Berkeley County owes regional Jail and Correctional agency more than $1 million

August 12, 2008|By MATTHEW UMSTEAD

MARTINSBURG, W.Va. -- Berkeley County owes the West Virginia Regional Jail and Correctional Authority more than $1 million for housing inmates at the state's regional jails, with the oldest invoice dating to October 2007, according to county clerk John W. Small Jr.'s office.

At the end of July, only Mercer County had a higher tab among the counties, cities and agencies who owed more than $8.5 million to the agency in the last two years, according to figures released by the state Department of Military Affairs and Public Safety.

Jefferson County had a $6,000 credit at the end of the fiscal year ending June 30, and Morgan County had paid in full by that time, Deputy Secretary Joseph C. Thornton said in a phone interview Monday.

Thornton said the agency relies on the revenue to operate the state's regional jail system and doesn't receive a state budget allocation from the state.


"We want to be good neighbors," Thornton said of the letters being sent this week to those government agencies that have outstanding jail bills.

The Berkeley County Commission has approved paying some of the invoices since October 2007, but has skipped over larger bills and paid smaller ones, according to records in Small's office.

As of Monday, the county said it owed $1,161,318 from six invoices. The county also had unpaid invoices from the West Virginia County Commissioner's Association, Berkeley County Board of Education and Gannett Fleming Inc., among others. Gannett Fleming was hired to prepare the proposed zoning and subdivision ordinances, among other projects.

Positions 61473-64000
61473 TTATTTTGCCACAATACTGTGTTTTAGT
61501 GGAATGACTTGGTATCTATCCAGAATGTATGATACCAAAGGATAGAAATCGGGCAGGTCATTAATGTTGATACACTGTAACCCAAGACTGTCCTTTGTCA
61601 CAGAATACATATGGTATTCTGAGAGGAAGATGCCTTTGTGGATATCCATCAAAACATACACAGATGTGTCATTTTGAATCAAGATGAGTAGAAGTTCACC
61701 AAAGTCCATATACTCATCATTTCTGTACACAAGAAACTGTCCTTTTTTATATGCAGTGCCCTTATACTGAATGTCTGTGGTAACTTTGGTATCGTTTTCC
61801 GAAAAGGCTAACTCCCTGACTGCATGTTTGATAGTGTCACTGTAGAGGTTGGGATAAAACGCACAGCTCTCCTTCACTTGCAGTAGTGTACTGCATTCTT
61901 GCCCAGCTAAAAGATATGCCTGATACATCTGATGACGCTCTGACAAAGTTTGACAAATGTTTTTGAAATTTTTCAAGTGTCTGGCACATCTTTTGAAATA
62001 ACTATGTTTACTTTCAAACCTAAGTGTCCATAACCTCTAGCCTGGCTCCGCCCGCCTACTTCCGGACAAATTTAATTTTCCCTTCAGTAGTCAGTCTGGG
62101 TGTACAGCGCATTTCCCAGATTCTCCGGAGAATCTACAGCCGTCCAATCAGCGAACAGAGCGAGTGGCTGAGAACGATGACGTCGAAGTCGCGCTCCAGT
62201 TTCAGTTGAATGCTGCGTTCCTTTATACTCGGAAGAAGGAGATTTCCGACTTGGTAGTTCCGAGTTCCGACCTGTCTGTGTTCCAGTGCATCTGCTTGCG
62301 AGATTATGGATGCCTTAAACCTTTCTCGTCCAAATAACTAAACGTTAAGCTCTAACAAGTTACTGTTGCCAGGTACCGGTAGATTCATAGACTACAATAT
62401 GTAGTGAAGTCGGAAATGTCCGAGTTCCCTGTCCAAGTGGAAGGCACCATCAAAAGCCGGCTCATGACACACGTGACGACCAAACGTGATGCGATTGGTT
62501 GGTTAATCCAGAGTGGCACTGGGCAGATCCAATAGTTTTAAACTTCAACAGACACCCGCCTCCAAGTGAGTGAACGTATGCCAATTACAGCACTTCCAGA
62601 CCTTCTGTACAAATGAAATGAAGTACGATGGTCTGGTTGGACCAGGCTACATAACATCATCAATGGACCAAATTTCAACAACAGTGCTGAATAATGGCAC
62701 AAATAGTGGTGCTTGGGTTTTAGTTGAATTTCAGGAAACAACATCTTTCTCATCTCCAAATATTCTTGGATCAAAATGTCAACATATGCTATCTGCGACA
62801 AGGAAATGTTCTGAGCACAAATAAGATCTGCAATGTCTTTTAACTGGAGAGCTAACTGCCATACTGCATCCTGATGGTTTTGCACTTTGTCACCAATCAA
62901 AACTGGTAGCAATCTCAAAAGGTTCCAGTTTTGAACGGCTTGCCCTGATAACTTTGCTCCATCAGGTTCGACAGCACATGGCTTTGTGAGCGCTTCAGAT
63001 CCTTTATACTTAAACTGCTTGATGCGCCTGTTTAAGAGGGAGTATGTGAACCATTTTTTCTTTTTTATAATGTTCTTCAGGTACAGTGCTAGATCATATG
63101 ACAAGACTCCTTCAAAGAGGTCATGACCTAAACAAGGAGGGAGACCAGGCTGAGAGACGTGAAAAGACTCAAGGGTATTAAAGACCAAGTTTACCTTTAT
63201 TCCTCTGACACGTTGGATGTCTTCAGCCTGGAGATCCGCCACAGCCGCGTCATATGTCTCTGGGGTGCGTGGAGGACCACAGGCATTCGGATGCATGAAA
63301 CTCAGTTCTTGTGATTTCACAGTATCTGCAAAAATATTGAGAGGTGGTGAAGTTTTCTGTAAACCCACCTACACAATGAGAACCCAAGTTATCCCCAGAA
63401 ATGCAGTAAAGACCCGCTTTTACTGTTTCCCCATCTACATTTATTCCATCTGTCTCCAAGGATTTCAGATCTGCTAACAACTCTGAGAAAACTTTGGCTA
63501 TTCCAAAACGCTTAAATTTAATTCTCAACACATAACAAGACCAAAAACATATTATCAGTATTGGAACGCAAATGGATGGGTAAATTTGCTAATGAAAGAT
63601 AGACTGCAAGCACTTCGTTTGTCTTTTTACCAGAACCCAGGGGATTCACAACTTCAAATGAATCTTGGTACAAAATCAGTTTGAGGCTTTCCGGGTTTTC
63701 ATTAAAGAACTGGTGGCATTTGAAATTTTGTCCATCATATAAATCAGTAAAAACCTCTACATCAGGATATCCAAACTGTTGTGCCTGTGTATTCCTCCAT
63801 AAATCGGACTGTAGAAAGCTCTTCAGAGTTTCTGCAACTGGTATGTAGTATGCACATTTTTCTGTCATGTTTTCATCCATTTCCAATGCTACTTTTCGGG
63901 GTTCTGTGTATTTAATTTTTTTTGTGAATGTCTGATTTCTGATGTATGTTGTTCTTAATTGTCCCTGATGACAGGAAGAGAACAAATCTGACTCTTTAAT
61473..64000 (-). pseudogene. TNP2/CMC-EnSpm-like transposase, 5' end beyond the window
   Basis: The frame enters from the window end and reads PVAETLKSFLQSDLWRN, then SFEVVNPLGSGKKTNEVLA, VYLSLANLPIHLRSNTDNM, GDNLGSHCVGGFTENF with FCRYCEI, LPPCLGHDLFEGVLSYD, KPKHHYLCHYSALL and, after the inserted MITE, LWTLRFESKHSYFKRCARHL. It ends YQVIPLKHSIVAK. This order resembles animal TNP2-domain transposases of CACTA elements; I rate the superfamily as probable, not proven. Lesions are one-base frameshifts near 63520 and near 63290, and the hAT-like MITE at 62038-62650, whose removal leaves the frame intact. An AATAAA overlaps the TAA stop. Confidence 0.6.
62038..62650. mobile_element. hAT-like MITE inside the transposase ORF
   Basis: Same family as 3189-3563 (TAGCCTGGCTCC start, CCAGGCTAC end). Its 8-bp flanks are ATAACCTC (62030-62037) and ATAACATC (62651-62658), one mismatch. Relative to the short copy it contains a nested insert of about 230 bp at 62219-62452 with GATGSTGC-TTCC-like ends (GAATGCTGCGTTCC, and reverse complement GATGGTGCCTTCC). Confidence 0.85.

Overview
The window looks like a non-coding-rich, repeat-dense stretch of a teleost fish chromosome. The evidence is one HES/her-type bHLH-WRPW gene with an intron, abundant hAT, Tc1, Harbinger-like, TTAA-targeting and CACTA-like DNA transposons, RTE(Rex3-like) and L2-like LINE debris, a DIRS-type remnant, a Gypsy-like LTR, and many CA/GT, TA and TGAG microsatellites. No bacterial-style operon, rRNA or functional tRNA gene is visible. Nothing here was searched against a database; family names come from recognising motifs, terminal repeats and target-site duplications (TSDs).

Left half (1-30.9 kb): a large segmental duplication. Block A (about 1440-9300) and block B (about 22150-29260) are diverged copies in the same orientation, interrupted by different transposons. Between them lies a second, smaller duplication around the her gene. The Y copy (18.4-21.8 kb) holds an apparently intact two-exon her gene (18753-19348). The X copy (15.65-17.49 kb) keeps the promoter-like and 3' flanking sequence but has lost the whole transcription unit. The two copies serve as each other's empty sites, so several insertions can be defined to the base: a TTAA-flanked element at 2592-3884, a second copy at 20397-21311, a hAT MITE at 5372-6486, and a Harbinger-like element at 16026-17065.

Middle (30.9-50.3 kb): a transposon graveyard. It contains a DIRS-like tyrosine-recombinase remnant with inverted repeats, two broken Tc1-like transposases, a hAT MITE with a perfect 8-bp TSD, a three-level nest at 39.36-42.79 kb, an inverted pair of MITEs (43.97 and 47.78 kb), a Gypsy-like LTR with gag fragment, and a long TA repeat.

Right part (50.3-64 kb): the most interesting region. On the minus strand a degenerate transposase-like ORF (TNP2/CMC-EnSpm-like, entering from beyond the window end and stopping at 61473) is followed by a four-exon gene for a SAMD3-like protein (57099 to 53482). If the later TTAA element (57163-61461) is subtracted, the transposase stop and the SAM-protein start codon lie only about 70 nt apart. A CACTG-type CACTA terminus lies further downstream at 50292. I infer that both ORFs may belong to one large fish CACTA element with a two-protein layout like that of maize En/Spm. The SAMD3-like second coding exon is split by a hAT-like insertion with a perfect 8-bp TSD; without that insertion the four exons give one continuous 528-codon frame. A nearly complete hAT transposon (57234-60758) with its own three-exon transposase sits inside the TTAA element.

Thornton acknowledged the agency could resort to filing legal action to collect, but would rather try to reach out to debtors first.

Berkeley County Commission President Steven C. Teufel said the county would take the necessary steps to ensure the county's fiscal responsibilities are met with the regional jail bill, but he acknowledged the county wasn't prepared to simply write a check for the outstanding sum.

At the end of the 2007-08 fiscal year, Berkeley County was billed $3.4 million and had paid about $2.1 million by the end of July, leaving a debt of $1.25 million, Thornton said. Mercer County owed closer to $1.3 million at that time, including carryover debt from the 2006-07 fiscal year, Thornton said.

Jefferson County's bill for housing inmates in the last fiscal year was about $1.4 million, and Morgan County paid $425,000, Thornton said.

In an effort to reduce inmate costs, Berkeley County joined an effort spearheaded by officials in Jefferson County to establish a community corrections program earlier this year.

State grants of $193,812 and $63,500 were announced last month for the program, which is eventually hoped to include Morgan County, officials have said.

Officials are in the process of establishing a governing board for the program, which is expected to include a day reporting center concept for qualified law offenders.

In a legislative summit with Eastern Panhandle lawmakers on Monday, county commissioners from the tri-county region asked for legislation to return revenue generated by an increase in the "sin" tax on alcohol to the counties as well as 2 percent of the real estate transfer tax to help with the jail bills.

"There needs to be some alternatives to get this paid," Teufel said.

Teufel said legislation that would allow counties to close bars at the same time as neighboring Maryland or Virginia also could help with the county's jail expenses.

"Every little bit helps," Teufel said.

About 20 percent of the county's tax revenue goes toward the jail bill, Teufel said.

The Associated Press contributed to this story.

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